Convection induced by illumination-based metal surface heating increases corrosion potential, corrosion rates
Journal article, Peer reviewed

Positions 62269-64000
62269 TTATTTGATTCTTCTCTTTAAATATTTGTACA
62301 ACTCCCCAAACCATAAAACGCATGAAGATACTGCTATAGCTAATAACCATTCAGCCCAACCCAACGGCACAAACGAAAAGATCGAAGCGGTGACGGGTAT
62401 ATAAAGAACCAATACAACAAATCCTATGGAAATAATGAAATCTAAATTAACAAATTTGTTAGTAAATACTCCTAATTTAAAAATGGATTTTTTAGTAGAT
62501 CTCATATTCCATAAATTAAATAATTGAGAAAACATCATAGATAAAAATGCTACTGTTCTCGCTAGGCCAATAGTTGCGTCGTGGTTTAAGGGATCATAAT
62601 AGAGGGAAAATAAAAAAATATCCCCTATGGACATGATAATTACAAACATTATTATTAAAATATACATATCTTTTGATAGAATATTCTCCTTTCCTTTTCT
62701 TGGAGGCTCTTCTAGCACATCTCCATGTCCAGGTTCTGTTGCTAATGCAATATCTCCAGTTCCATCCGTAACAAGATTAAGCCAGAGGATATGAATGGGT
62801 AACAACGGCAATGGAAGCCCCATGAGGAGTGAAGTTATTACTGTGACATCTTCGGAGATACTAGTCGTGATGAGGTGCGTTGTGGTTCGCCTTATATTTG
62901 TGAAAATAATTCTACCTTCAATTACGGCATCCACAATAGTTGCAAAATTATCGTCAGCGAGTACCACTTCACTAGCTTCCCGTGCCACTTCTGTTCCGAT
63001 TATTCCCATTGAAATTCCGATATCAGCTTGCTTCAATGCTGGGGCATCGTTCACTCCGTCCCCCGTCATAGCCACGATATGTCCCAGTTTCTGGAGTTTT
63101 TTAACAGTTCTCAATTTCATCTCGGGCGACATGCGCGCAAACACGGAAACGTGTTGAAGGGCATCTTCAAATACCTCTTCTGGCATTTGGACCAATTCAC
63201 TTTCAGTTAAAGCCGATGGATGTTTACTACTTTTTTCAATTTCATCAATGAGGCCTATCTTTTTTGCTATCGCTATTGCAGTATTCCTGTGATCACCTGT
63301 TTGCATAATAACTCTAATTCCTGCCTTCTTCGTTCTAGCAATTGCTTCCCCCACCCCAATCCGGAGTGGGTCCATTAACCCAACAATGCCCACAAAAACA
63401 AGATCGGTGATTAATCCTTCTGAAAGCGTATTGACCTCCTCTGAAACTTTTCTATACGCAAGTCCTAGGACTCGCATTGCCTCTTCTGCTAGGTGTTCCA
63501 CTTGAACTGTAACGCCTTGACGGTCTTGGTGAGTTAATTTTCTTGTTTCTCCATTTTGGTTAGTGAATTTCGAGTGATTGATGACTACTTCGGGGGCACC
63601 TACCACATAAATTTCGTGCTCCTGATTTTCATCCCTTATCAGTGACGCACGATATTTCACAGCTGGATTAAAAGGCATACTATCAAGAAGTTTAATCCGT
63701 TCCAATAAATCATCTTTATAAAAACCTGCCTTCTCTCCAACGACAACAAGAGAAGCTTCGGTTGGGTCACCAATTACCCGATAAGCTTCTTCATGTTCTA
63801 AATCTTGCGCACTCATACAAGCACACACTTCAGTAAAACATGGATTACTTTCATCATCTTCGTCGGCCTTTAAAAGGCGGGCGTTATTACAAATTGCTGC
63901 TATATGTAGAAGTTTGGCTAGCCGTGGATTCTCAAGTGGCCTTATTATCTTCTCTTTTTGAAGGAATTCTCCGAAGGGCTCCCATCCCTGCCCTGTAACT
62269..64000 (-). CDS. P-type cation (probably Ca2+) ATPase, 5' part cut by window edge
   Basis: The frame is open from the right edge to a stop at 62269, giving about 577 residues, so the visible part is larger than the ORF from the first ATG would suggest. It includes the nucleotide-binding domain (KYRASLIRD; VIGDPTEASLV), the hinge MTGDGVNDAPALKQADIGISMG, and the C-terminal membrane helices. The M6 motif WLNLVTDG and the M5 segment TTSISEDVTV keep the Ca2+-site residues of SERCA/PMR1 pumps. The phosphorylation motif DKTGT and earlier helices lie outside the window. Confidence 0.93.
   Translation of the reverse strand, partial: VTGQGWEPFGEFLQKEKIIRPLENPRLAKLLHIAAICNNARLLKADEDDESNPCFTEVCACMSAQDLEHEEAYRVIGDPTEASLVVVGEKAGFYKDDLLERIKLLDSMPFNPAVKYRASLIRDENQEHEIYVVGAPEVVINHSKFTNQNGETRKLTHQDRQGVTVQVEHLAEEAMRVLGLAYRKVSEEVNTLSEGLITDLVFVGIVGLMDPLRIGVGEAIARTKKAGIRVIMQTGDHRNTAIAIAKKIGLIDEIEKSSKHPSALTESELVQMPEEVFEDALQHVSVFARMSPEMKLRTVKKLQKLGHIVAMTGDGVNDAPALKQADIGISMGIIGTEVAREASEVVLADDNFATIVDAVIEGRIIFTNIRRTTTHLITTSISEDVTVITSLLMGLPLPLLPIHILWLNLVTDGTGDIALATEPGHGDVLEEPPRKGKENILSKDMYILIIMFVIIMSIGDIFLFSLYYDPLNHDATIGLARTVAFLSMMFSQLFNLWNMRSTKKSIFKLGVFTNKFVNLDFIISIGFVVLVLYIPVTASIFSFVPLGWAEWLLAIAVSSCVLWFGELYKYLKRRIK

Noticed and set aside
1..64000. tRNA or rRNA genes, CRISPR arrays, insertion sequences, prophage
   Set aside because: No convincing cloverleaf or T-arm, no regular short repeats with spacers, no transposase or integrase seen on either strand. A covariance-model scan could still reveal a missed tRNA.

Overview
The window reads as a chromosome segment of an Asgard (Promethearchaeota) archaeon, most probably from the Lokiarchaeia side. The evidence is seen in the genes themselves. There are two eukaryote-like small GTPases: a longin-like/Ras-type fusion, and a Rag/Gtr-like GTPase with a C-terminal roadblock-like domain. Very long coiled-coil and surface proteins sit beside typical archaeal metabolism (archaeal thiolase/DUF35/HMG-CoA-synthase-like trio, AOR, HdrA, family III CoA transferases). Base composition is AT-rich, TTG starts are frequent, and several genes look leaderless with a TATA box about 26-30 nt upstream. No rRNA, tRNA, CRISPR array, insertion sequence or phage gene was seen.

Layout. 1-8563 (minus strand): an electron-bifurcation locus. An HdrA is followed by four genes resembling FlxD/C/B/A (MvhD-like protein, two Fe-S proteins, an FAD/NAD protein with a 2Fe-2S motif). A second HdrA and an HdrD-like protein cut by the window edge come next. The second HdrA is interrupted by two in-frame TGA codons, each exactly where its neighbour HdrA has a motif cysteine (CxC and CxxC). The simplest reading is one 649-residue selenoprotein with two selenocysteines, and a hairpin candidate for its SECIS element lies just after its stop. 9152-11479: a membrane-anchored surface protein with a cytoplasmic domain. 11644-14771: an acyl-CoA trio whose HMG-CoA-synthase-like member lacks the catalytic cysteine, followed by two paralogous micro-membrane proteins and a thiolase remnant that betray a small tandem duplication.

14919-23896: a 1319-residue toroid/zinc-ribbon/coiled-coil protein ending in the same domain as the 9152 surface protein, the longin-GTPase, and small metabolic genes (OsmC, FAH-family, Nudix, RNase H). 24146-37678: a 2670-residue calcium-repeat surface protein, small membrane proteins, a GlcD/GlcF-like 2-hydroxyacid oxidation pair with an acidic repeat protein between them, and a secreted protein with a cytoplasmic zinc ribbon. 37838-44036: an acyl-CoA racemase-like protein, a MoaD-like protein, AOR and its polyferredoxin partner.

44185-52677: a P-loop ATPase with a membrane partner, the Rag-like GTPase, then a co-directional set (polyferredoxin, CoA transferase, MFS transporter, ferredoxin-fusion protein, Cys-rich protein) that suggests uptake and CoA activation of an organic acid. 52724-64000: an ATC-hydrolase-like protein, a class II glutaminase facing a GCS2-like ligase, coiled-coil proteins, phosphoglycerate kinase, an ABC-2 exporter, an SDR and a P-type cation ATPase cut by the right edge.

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Illumination may increase corrosion rates of important engineering metals. In addition to the well-known photoelectrochemical mechanism which increases dissolution via generation of electron-hole pairs, induced convection via local heating can contribute to increased dissolution. Here, corrosion potential shifts of iron in HCl, aqueous NaCl and NaOH upon illumination with O(102 W cm−2) white light have been found to be O (10 mV), accompanied by increased corrosion rates. The increase in corrosion potential can be suppressed by stirring. These results are interpreted in the framework of the mixed potential theory. An increase in the diffusion limited current of the O2 reduction by increased O2 transport to the surface via induced convection leads to increased corrosion potentials, and thus increased corrosion rates. The induced convection mechanism of increased photocorrosion can be recognised by a delayed onset of corrosion potential shifts. In practice, this mechanism is anticipated to be important mainly in thin film electrolytes under strong illumination.